• Weird History

10 Ancient Theories That Turned Out To Be Correct

List RulesVote up the ancient theories that got closest to modern science.

Many ancient thinkers' observations about nature - the origins of life, the size and scope and organization of the heavens, the causes of disease - were woefully inaccurate. But this is not because early theorists were dumb. In fact, they were often deeply observant, sophisticated, and rigorous in their thinking. They invented, or at least formalized, many of the concepts - from mathematics, to logic, to empiricism - that we take for granted as essential tools in understanding the world around us.

It’s easy to stand on a mountain of others’ achievements and look down on the poor rubes who believed the sun went around the Earth, or that disease was caused by poisonous "miasma" in the air or an imbalance of humors in the body. But it’s the height of arrogance to suppose that, in their shoes, modern thinkers would have done any better. It’s a lot easier to read about heliocentrism, or evolution, or germ theory, in a textbook than to figure it out for oneself.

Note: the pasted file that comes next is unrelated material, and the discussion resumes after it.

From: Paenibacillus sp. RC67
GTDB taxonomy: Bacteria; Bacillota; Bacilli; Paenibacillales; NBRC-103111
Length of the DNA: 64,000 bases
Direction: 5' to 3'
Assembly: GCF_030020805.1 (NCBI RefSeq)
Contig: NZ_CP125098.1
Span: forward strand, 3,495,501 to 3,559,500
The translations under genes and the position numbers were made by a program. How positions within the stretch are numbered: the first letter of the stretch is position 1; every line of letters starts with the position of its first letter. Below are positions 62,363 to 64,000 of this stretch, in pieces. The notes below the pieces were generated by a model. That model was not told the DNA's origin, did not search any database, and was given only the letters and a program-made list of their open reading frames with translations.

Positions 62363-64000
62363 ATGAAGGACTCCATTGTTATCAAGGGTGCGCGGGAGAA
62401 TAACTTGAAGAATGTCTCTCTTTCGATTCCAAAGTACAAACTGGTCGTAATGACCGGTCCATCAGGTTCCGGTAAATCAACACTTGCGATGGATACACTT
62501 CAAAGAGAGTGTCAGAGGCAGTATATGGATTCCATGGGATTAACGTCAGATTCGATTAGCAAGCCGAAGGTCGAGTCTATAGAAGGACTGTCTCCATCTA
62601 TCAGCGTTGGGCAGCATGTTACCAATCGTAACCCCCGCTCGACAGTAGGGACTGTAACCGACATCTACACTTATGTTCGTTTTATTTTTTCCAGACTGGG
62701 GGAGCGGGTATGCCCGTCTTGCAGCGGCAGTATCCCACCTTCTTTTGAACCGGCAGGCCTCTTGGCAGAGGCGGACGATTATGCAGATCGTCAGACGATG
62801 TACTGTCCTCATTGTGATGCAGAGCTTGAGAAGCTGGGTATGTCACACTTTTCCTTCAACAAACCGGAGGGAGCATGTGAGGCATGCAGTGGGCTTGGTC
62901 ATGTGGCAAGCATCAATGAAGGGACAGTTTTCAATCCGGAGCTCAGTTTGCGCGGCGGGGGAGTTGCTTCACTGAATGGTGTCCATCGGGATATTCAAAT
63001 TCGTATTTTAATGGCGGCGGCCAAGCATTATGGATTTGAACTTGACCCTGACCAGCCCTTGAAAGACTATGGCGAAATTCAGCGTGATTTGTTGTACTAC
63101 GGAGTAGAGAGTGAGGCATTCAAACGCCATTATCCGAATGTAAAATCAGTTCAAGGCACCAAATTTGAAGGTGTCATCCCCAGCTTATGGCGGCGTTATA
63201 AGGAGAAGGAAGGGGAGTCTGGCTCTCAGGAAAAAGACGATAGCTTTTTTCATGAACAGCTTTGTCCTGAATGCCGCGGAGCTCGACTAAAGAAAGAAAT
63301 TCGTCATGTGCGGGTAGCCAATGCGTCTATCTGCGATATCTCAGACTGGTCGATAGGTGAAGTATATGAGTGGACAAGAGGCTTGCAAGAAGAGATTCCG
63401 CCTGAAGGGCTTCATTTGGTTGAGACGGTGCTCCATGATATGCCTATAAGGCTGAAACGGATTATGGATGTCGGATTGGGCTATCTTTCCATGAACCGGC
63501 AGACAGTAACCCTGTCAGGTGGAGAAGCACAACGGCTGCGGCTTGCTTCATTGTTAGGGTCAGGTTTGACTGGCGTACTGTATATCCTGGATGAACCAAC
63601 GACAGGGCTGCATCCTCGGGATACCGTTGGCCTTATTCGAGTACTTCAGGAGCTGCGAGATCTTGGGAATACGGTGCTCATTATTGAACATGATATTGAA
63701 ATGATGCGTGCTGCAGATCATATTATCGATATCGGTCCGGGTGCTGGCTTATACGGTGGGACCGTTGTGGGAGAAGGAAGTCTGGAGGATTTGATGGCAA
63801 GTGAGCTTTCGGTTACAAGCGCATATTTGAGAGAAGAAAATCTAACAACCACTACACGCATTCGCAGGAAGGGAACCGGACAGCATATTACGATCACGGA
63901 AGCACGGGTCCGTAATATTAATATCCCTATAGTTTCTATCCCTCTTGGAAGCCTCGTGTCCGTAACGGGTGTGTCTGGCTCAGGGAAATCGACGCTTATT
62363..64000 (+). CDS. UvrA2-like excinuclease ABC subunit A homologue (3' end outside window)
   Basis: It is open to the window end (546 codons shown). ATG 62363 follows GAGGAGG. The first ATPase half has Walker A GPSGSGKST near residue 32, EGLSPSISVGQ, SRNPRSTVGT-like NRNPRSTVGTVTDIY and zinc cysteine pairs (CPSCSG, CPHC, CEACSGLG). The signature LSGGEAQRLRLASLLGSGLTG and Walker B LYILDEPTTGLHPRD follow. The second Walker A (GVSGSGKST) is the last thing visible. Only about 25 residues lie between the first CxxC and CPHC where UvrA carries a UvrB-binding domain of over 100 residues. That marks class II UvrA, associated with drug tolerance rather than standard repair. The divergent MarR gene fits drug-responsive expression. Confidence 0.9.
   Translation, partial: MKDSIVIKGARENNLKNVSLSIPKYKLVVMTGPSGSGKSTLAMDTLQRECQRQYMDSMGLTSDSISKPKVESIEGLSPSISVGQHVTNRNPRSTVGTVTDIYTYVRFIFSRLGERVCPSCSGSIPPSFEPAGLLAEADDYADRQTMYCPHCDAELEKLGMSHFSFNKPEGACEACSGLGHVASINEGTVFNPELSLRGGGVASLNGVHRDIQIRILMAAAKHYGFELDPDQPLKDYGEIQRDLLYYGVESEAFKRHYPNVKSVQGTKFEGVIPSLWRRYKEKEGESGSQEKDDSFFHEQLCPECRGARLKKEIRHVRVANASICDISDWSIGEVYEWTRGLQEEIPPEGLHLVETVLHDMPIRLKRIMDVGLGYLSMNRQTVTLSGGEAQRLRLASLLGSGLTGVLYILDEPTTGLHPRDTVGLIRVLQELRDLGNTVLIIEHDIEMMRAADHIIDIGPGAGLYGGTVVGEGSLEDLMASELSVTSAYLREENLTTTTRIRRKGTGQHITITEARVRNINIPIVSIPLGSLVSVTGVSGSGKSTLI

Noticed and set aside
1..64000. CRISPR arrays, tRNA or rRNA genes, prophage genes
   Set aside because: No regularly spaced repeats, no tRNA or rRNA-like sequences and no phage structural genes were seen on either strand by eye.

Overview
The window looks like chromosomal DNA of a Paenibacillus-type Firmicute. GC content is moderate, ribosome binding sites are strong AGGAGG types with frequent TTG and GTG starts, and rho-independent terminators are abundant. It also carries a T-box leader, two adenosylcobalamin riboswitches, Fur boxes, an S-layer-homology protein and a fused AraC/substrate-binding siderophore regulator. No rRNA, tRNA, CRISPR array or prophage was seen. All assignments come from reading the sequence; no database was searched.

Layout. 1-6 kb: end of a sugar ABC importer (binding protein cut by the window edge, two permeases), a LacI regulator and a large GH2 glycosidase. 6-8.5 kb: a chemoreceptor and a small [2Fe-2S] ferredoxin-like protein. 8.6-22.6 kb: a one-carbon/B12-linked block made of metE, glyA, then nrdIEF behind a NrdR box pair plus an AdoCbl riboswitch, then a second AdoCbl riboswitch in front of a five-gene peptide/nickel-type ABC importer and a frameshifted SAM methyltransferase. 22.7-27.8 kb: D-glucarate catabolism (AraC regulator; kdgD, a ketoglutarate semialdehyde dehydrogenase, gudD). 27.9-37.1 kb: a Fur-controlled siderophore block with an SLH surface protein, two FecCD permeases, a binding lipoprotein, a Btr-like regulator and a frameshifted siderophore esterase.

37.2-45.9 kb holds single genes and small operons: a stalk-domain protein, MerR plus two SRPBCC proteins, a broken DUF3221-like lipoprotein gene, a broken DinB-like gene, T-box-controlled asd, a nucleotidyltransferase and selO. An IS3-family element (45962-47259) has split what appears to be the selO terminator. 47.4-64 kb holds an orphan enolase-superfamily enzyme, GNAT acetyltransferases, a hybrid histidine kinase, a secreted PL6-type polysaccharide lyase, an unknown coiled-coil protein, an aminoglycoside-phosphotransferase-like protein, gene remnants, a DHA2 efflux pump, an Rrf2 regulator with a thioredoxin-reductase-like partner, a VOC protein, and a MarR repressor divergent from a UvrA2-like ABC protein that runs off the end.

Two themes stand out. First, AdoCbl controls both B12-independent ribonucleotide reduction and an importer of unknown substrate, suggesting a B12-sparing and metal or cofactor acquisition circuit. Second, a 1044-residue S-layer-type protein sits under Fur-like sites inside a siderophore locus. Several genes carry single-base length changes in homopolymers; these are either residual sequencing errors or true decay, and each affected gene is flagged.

Although this process of accumulating knowledge is a slow one, occasionally people from past ages did have tantalizing flashes of insight that, for whatever reason, didn’t become conventional wisdom for many centuries. Perhaps empirical data wasn't available to support these insights, or cultural currents were too strong to overcome. The flashes remain in the historical record and remind us of the truth of Einstein’s assertion:

Imagination is more important than knowledge. For knowledge is limited, whereas imagination embraces the entire world, stimulating progress, giving birth to evolution. It is, strictly speaking, a real factor in scientific research.

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  • Photo: Andreas Cellarius / Wikimedia Commons / Public domain

    By the time Copernicus published his groundbreaking book On the Revolutions of the Heavenly Spheres in 1543, no educated person doubted that the Earth was round. This had been known since ancient times. The controversial part was Copernicus’s proposal that the sun, rather than the Earth, was at the center of the universe. (Moderns would say it’s at the center of the solar system - but one conceptual leap at a time.)